Alternative Materials in Aquaculture

As young farmers of the sea, we are shocked by how much plastic it takes to rear our oysters and seaweed!

Degraded plastic fiber pollution from conventional aquaculture gear and customary materials contributes to the pollution of marine environments.  Plastics cause harm to marine organisms at multiple scales through habitat damage and decreased water quality. This may cause a deleterious effect where we are growing food! As our plastic ropes fray, their tiny shards of petri-chemicals and the pollutants bound to them become a part of the bodies of shellfish we grow. Buoys and other gear introduce yet more plastics into our ocean waters. How can we prevent this?

One of our key ongoing "action research" projects at Seaweed Commons is "Alternatives to Plastics in Aquaculture," a series of participatory experiments in non-plastic materials for aquaculture. As beginning and lifelong aquaculturists in love with the ocean and all the life they contain, we seek to maintain a high-quality cultivation environment. One major way to do this is reducing the use of plastics on and in the water. New aquaculture leases in Maine have more than quadrupled in the past 5 years, most of them at a small enough scale to consider using alternative gear (which will most likely be more costly) to the almost 100% plastic options that are currently mainstream.  It would be a huge step to create and establish workable alternatives for new or expanding farmers.

This project was first funded by NESARE in 2020 to support the partnership of Smithereen Farm and Long Cove Sea Farm in exploring, testing, examining and discerning how traditional (and non-traditional) marine materials, including hemp, cork, coir, cedar, pine tar, and mycelium, can be used in the construction of lines, floats, and oyster cages. Now we are working with mycologist Sue Van Hook to learn about and build a biodegradable myco-buoy that you put into your cages in the spring, and take out when you sink your cages in the fall.

Mycelium Buoys: Innoculating the Myco-lab

Seaweed Commons is working with mycologist Sue Van Hook to create a biodegradable myco-buoy that you put into your cages in the spring, and take out when you sink your cages in the fall.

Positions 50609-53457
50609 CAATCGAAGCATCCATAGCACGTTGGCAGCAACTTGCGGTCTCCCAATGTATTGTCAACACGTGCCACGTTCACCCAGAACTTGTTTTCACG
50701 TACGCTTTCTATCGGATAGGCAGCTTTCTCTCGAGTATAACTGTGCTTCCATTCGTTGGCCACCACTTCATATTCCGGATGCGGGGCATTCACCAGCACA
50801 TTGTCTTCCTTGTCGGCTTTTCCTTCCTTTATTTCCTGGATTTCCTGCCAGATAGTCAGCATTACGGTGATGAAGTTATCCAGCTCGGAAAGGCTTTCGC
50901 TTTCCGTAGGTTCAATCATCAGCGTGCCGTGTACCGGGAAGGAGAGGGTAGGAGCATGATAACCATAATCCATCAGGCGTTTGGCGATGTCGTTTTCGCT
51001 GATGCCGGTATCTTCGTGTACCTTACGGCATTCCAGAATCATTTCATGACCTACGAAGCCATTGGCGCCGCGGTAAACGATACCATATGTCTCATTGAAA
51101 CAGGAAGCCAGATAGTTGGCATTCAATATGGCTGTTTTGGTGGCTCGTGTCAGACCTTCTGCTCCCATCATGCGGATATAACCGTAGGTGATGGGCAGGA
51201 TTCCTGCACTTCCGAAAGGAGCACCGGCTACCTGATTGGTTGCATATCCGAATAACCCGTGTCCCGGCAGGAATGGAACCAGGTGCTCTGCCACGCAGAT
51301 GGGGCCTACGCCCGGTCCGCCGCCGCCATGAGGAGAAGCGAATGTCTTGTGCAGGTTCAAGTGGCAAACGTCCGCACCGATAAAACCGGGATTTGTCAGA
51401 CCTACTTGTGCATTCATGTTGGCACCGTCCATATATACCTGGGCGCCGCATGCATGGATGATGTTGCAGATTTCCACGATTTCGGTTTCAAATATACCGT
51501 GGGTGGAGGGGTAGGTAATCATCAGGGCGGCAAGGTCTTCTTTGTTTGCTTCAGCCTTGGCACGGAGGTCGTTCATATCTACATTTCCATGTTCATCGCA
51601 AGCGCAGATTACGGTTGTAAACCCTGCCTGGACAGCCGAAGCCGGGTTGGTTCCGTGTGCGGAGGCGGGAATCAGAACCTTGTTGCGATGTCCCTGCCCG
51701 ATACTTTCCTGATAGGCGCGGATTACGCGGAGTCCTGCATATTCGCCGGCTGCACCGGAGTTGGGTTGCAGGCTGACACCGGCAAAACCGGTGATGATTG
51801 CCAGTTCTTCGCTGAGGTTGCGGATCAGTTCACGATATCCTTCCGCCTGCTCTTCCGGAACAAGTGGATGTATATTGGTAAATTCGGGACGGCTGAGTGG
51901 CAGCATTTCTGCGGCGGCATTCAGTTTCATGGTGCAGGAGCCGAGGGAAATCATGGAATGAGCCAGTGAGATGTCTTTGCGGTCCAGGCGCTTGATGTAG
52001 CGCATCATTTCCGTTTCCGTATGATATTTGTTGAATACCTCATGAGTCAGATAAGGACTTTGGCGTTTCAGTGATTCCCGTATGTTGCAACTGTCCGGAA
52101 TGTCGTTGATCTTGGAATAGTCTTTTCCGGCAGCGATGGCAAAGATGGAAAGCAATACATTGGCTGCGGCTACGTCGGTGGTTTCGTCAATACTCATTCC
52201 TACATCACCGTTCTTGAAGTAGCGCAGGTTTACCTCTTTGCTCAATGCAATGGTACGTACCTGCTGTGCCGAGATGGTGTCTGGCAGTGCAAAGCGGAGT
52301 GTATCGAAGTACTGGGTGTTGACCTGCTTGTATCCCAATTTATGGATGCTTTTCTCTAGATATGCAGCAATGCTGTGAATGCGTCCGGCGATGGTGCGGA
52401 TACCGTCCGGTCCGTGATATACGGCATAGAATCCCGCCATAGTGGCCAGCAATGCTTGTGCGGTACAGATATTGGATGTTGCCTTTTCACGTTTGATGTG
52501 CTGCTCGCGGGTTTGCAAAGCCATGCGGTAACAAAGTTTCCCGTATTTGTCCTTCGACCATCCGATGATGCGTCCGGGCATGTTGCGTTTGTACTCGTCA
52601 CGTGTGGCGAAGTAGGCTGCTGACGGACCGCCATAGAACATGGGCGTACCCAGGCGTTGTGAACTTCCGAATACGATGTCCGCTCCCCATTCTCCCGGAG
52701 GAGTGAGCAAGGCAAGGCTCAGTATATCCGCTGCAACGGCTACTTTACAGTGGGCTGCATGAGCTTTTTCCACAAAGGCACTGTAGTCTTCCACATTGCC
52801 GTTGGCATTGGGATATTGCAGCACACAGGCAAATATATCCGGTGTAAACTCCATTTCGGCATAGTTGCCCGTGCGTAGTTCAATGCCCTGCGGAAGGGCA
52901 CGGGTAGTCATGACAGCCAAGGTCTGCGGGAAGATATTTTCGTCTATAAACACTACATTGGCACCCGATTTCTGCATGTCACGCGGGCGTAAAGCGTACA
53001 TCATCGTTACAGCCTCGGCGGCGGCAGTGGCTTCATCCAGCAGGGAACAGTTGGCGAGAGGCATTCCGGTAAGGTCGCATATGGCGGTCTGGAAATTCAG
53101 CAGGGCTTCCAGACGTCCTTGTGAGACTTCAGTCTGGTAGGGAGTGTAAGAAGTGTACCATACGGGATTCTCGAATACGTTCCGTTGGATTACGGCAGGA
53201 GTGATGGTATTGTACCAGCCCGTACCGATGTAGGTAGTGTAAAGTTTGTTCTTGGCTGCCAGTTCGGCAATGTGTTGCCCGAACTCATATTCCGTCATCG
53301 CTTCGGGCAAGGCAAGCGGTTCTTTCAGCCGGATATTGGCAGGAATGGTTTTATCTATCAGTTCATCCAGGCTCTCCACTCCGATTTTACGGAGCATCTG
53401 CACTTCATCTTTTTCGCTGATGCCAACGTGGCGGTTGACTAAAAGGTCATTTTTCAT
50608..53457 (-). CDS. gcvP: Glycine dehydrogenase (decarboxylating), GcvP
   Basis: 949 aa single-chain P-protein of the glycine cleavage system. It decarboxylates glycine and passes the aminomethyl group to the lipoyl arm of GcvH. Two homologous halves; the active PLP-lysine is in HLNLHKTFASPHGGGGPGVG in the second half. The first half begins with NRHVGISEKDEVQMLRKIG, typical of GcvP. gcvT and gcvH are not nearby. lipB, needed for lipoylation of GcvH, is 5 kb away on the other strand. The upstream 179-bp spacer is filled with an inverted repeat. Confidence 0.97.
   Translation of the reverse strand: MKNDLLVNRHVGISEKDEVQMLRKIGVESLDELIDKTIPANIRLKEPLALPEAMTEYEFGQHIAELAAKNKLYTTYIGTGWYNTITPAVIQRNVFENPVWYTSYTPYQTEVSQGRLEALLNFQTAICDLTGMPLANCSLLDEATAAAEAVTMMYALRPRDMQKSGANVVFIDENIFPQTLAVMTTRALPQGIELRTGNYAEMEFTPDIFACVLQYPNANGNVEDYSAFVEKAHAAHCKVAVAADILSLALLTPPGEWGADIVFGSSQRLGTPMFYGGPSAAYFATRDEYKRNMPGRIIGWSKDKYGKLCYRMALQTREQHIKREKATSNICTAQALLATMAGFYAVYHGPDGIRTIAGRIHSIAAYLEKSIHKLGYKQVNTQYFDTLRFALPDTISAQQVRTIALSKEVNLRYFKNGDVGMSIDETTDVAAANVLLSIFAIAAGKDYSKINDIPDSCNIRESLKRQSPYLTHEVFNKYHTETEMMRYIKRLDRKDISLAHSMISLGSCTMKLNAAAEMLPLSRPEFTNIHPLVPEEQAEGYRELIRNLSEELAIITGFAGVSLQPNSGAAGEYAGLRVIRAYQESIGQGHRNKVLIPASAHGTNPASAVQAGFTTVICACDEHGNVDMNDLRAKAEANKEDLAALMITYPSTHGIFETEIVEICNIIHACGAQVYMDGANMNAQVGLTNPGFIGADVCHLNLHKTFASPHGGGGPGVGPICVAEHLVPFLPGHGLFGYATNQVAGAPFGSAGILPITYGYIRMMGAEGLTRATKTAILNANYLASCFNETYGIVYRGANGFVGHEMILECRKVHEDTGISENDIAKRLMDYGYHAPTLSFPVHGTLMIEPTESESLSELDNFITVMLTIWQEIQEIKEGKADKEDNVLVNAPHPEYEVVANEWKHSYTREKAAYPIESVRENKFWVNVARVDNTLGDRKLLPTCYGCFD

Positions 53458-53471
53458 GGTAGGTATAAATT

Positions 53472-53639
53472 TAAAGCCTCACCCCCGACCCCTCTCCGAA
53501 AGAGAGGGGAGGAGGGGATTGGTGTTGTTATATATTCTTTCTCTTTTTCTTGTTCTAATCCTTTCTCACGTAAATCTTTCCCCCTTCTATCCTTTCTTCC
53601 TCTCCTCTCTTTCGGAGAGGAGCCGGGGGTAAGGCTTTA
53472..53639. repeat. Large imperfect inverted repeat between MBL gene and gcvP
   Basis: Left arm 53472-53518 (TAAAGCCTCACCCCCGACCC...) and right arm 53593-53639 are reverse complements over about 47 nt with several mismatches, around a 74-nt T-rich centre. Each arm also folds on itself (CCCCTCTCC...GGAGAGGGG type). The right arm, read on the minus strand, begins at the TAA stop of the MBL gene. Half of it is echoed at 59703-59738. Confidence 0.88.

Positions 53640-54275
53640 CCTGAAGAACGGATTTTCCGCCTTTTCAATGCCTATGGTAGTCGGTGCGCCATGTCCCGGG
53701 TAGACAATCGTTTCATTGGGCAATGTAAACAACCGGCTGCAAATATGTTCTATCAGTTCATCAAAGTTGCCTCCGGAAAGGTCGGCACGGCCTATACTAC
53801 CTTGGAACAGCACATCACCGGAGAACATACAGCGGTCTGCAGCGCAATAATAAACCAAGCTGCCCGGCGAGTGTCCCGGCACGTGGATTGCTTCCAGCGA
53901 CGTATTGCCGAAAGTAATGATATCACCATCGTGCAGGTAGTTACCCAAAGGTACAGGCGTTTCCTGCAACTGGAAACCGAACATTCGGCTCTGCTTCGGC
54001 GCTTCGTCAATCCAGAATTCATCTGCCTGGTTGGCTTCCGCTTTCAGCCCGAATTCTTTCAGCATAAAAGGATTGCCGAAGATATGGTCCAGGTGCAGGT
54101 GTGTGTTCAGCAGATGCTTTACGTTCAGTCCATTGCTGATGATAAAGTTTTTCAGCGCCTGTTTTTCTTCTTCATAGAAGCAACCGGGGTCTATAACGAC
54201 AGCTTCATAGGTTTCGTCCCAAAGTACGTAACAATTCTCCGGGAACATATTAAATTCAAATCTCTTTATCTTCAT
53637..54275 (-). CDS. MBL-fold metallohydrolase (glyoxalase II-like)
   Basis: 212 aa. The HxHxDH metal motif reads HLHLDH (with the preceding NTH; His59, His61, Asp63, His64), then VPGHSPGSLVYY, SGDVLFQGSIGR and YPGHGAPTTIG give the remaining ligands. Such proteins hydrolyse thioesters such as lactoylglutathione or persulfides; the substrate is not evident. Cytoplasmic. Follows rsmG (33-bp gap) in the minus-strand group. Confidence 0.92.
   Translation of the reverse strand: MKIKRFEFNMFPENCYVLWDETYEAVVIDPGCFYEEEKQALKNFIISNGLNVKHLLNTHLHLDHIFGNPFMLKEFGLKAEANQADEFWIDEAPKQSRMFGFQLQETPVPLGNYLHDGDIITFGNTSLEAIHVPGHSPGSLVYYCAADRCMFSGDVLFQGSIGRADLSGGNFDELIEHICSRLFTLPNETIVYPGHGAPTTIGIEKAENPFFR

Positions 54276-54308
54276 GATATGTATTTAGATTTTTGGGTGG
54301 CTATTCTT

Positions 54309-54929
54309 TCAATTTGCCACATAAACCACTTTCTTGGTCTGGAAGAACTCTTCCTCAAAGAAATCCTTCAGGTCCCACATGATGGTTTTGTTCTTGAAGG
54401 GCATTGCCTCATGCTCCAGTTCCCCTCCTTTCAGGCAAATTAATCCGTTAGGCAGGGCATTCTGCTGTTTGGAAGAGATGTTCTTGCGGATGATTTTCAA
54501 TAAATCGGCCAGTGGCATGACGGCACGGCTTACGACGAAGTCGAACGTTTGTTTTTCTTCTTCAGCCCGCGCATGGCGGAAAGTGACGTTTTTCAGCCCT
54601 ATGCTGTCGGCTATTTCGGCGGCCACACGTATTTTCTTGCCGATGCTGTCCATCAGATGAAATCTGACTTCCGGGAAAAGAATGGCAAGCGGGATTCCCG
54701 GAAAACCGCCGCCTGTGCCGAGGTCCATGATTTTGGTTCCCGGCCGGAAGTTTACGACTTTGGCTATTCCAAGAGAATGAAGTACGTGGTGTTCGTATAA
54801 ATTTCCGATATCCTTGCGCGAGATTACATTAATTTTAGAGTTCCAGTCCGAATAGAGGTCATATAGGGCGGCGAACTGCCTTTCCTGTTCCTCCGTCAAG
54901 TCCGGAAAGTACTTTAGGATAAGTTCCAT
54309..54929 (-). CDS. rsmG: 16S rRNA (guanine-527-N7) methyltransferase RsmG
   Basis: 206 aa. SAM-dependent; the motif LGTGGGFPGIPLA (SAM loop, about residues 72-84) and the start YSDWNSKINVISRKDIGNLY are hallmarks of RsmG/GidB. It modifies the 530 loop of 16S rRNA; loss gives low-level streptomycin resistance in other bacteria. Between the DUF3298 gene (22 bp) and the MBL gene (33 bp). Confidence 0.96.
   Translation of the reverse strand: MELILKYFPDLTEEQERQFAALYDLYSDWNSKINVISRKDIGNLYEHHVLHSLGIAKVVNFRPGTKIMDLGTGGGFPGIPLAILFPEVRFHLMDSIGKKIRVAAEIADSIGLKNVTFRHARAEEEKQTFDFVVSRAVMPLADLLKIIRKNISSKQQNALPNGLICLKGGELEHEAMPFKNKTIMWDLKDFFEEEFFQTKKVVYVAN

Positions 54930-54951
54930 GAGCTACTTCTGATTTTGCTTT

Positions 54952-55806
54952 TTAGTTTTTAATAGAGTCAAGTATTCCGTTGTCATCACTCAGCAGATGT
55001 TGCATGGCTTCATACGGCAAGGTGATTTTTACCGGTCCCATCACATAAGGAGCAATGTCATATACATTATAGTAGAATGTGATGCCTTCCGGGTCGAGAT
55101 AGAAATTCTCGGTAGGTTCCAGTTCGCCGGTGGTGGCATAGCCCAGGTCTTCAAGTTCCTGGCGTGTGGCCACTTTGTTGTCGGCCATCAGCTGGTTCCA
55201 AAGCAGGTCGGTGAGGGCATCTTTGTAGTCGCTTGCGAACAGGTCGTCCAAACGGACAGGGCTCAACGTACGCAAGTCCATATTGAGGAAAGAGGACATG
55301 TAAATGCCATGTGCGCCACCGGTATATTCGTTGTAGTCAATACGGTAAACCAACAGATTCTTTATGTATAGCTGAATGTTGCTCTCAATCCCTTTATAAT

More about Sue Van Hook and the Mycobuoy origins

While working as the Mycologist at Ecovative Design from 2007-2016 MycoBuoys Founder, Sue Van Hook, discovered that their mushroom biocomposite material was buoyant. At first, she observed that mycelium grown in liquid culture without agitation formed a thin skin atop the surface. In addition, she watched small droplets of water roll around the surface of the skin without losing their shape. Her experiments revealed properties of buoyancy and repellency being exhibited by the mycelium.

Context: Aquaculture Growth 

We hope that in the near future that we could contribute as advocates, stakeholders, and co-designers of our evolving regulatory system— where the best practices we cherish in our sector are protected.  We want to participate in locally owned, conservation minded, suitably sited and, hopefully a truly 'sustainable aquaculture.’

It may be that we can create a set of standards or a label that would help small producers like ourselves compete in markets that already privilege large-scale operations.

See “ Aquaculture and the Plastic Problem" - Edible Magazine, and Mushroom Buoys - Bangor Daily News to learn more. If you want to join our research and collective self-educating, email [email protected] with questions, ideas, or to find ways to get involved!

In partnership with Long Cove Sea Farms.